GE Slashes 12,000 Jobs In Troubled Global Power Business
A day after labor unions warned that General Electric was planning thousands of job cuts in its troubled power-generation unit, GE confirmed that it’s planning to cut 12,000 jobs globally in its power business as the company’s new leadership tries to revive the company’s moribund stock price.
The reductions would account for about 18% of GE Power’s workforce, will mostly affect professional and production workers outside the US. GE is also paring back capital expenditures and research-and-development spending as it grapples with a sharp downturn in gas- and coal-power markets.
The cuts add to a flurry of reductions by recently installed Chief Executive Officer John Flannery, who has already scaled back use of corporate jets and delayed work on a new Boston headquarters since taking over from longtime CEO Jeff Immelt back in August. GE, the world’s largest maker of gas turbines, said last month it would pare the quarterly dividend and sell some businesses.
Trimming the workforce will help GE achieve its goal of slicing $1 billion of structural costs next year in the power division. That plan is part of a larger effort to cut $3.5 billion of expenses across the company through 2018.
GE shares were up 0.5% in premarket trade. However, the company’s shares have sunk 44% this year.
According to Bloomberg, GE had about 300,000 employees across its operating units at the end of last year. Power was the company’s biggest division, with sales last year of $26.8 billion. The total would have been $36.8 billion after accounting for the effects of a reorganization this year in which GE added some energy businesses to the unit.
The manufacturer has been hit hard by flagging demand for electricity generated with natural gas, in part due to a shift toward power from renewable sources. In addition, “we have exacerbated the market situation with some really poor execution,” Flannery told investors last month.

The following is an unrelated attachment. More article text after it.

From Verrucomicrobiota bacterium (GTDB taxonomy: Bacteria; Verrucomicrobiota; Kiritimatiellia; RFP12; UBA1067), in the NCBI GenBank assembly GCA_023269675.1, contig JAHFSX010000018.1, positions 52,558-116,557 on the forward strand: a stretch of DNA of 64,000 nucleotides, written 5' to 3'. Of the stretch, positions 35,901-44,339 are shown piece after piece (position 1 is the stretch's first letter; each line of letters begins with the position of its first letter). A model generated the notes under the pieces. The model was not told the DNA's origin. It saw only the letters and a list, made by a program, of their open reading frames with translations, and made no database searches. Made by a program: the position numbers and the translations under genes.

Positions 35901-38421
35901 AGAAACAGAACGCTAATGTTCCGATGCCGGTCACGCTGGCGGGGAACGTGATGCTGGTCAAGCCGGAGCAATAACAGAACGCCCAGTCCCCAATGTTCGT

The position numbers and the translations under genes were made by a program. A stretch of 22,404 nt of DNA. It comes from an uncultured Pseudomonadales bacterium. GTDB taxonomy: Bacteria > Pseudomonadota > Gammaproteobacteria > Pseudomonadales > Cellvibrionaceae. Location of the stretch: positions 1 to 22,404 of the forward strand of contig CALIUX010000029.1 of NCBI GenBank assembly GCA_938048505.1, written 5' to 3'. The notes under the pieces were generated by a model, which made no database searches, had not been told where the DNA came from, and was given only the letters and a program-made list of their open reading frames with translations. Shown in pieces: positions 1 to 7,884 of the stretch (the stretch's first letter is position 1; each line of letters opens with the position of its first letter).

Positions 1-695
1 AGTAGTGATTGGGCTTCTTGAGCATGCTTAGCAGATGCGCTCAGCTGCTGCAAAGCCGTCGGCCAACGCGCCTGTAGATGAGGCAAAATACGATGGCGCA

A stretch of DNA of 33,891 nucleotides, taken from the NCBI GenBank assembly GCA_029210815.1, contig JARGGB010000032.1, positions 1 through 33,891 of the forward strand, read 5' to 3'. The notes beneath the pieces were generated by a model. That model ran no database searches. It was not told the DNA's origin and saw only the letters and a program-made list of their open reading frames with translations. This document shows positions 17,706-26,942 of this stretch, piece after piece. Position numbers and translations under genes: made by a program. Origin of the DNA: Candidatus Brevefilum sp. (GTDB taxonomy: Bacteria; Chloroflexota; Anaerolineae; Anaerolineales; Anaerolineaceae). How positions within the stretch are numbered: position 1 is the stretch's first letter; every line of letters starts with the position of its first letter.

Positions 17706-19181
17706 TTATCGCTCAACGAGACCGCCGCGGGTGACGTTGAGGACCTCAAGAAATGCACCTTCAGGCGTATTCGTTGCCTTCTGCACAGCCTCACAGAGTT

The power unit expanded considerably with the $10 billion acquisition of Alstom SA’s energy business in 2015 - but the drawn-out deal has turned into a drag. Intended to broaden the product lineup with steam-turbine technology, the tie-up pushed GE Power’s workforce to 65,000 at a time when the market was slowing.
“Alstom has clearly performed below our expectations,” Flannery said last month, referring to the assets acquired from the French company.
As the size of the hurdles became clear this year, GE made changes to management in the power business and reorganized divisions. Russell Stokes was named head of GE Power in June, taking over from Steve Bolze, who left the company shortly after Flannery was named to succeed Jeffrey Immelt as GE’s next CEO.
Online message boards for GE employees were active in recent weeks as workers discussed layoff notices going out in GE Power manufacturing locations such as Greenville, South Carolina, and Schenectady, New York. GE also met with union representatives in Europe this week to discuss cutbacks there.
Today, Reuters reported that GE is planning to slash 1,600 jobs from its power-generation business in Germany. The cuts will affect staff in Mannheim, Stuttgart, Berlin, Moenchengladbach and Kassel and will be confirmed after talks with labor representatives, GE said in a statement. Yesterday, Reuters reported that the company could cut as many as 4,500 jobs across Europe.
After the financial crisis he divested many of GE's 'toxic' financial divisions at the bottom and instead invested heavily in the oil sector instead, which looked like a smart move, until the business topped.
Back in November, Flannery slashed the dividend by 50%, hoping to rescue some cash flow.
Even as the stock has underperformed, because of the rapidly decreasing earnings and declining sales, GE isn't cheap on a historical basis, based on p/b, p/s, p/e ratios. As a matter of fact, at 28x earnings and 1.7x sales, the stock is still at the top end of its valuation.
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